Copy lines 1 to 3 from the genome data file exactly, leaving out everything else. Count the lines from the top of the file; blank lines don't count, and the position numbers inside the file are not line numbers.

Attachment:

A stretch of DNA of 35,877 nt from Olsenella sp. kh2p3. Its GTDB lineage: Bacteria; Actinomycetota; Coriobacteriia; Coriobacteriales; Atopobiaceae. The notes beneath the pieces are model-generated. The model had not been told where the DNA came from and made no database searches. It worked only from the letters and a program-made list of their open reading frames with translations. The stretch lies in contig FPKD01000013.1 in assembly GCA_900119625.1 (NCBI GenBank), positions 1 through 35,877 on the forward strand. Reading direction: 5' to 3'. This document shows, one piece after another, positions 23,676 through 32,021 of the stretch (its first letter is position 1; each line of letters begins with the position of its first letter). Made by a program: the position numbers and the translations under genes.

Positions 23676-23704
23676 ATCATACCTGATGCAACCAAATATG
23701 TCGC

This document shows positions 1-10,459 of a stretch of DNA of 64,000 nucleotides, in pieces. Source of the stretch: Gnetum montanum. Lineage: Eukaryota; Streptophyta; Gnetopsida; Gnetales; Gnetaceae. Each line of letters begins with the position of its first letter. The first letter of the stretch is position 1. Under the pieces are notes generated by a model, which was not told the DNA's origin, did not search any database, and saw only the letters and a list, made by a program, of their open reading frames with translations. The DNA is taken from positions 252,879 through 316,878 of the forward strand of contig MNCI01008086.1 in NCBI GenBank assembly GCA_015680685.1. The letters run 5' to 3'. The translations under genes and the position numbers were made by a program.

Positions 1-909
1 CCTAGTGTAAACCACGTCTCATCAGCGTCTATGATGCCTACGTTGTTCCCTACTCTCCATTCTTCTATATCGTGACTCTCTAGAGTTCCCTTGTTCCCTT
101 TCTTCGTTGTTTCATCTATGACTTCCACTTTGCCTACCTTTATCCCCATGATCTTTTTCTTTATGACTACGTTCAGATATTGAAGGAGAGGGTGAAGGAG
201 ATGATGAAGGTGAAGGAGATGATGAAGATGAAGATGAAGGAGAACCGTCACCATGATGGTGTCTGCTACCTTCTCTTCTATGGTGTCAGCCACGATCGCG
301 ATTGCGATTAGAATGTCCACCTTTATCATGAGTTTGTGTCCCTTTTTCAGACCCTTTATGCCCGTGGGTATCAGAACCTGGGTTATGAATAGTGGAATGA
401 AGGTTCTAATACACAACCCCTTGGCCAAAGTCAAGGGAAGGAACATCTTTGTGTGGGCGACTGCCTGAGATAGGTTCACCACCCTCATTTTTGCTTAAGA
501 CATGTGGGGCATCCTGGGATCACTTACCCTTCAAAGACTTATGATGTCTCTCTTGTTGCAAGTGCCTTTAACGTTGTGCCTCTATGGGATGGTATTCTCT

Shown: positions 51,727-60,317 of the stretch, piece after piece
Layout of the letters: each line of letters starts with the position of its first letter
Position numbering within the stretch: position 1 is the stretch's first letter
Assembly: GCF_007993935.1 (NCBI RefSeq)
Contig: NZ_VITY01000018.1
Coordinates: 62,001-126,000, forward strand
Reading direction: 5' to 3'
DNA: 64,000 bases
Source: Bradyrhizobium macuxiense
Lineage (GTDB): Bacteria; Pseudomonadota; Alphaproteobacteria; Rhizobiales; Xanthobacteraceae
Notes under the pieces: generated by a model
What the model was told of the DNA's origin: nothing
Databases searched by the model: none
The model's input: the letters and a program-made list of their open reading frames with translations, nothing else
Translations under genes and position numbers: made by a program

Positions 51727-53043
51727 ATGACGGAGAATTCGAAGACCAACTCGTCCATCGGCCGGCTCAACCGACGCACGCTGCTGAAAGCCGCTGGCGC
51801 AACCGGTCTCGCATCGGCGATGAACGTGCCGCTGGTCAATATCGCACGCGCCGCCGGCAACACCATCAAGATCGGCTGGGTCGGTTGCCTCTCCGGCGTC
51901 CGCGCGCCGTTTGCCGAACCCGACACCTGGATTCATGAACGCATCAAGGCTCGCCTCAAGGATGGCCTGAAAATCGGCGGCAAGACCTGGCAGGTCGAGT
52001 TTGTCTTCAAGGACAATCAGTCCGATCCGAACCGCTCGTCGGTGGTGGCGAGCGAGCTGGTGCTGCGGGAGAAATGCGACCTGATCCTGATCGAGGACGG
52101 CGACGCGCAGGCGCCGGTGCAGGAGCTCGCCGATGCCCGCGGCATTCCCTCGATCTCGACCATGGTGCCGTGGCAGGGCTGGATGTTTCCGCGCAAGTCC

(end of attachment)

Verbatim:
A stretch of DNA of 35,877 nt from Olsenella sp. kh2p3. Its GTDB lineage: Bacteria; Actinomycetota; Coriobacteriia; Coriobacteriales; Atopobiaceae. The notes beneath the pieces are model-generated. The model had not been told where the DNA came from and made no database searches. It worked only from the letters and a program-made list of their open reading frames with translations. The stretch lies in contig FPKD01000013.1 in assembly GCA_900119625.1 (NCBI GenBank), positions 1 through 35,877 on the forward strand. Reading direction: 5' to 3'. This document shows, one piece after another, positions 23,676 through 32,021 of the stretch (its first letter is position 1; each line of letters begins with the position of its first letter). Made by a program: the position numbers and the translations under genes.

Positions 23676-23704
23676 ATCATACCTGATGCAACCAAATATG